Students build Megakopter, a colossal multicopter drone that lifted 134 pounds to set new Guinness World Record

Students Build Megakopter That Lifts 61 Kg To Set New World Record-1

Say hello to Megakopter, a University of Oslo-designed multicopter drone that recently set a new weightlifting record. Built by students at the university’s Department of Informatics, the remote-controlled flying machine created a new Guinness World Record for the greatest weight (around 61 kg) ever lifted by a drone. Featuring eight individual hexacopters held together in an incredibly innovative design, it is driven by 13 propellers and as many as 48 motors.

Developed over the course of 18 months, the Megakopter’s sturdy frame was constructed using aluminium and plywood. During the trials, the unmanned aerial vehicle (UAV), which was piloted by Dan Richard Isdahl Eng and Henning Pedersen, hoisted a payload of nearly 61 kg (approx. 134 pounds) to a height of over 1 m, keeping it in the air for a total of 37 seconds. The feat complies with the the rules of Guinness World Records, according to which the weight needs to be held off the ground for a minimum period of 30 seconds.

Weighing about 76.6 kg, the Megakopter is technically capable of lifting extra weight of up to 73 kg (or 161 pounds). During the initial testing, a part of the circuitry fitted onto the drone short-circuited, causing the contraption to stop working. To break the record, however, the team only needed to raise a payload of 60 kg. Subsequently, the students reduced the weight by 12 kg, bringing it down to approximately 61 kg. Speaking about the creation, Pedersen said:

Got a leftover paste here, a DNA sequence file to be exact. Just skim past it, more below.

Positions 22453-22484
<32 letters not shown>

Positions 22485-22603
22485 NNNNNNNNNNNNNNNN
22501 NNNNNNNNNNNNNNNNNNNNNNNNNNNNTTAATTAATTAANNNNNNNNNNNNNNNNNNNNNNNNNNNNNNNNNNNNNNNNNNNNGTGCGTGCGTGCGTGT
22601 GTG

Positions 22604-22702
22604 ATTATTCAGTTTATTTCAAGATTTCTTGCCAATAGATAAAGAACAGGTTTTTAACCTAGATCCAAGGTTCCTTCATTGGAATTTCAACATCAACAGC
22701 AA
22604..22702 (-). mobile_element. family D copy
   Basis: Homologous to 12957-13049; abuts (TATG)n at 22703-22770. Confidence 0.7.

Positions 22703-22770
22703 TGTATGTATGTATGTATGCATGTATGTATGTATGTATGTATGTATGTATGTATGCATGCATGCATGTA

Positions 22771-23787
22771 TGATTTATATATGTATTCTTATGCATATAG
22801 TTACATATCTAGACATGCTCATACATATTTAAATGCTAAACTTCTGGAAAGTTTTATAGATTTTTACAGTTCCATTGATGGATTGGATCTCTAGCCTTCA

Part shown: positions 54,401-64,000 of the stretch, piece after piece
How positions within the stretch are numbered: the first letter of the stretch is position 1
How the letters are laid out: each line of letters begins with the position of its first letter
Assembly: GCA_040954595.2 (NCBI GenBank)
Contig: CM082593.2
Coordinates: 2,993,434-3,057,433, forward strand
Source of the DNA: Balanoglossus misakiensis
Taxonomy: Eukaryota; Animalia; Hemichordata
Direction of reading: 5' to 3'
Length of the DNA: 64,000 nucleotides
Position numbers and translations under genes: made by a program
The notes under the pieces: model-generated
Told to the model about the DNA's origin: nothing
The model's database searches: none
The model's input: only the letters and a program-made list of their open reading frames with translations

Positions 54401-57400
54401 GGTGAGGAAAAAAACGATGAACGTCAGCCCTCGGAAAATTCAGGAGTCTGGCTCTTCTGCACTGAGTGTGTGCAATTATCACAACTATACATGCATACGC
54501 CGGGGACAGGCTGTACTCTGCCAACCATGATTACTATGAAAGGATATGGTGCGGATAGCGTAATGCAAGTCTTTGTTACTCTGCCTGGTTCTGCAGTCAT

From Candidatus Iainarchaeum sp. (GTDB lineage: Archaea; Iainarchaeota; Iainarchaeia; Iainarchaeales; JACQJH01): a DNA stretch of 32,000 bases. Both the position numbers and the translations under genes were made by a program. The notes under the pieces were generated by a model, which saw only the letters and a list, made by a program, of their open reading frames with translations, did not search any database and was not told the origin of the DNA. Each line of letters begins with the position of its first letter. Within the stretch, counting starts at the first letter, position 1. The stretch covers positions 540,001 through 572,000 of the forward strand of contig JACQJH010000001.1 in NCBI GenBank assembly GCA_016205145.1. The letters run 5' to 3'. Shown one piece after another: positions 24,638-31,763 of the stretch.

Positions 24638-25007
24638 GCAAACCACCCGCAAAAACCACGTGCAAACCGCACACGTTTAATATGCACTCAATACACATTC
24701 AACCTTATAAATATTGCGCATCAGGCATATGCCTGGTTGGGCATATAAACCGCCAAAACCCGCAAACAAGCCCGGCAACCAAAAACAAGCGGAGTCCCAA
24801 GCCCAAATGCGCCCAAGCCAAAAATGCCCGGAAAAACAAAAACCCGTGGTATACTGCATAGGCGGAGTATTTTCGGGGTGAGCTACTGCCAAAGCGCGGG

We used 24 Gens Ace LiPo batteries with six cells (22.2 volts) and 5000 mAh capacity. Pretty common RC batteries. It only flies for three to six minutes but we could double the number of batteries if we wanted, adding about 20 kg to the 76kg weight of the vehicle.

The Megakopter, according to the team, is a step towards personal air vehicles (PAV) that could carry a single person. To know more about the project, click here.

Via: IBTimes

  • Thanks for posting! It´s actuall 48 propellers too, but the size of the propellers are 13 inches 🙂

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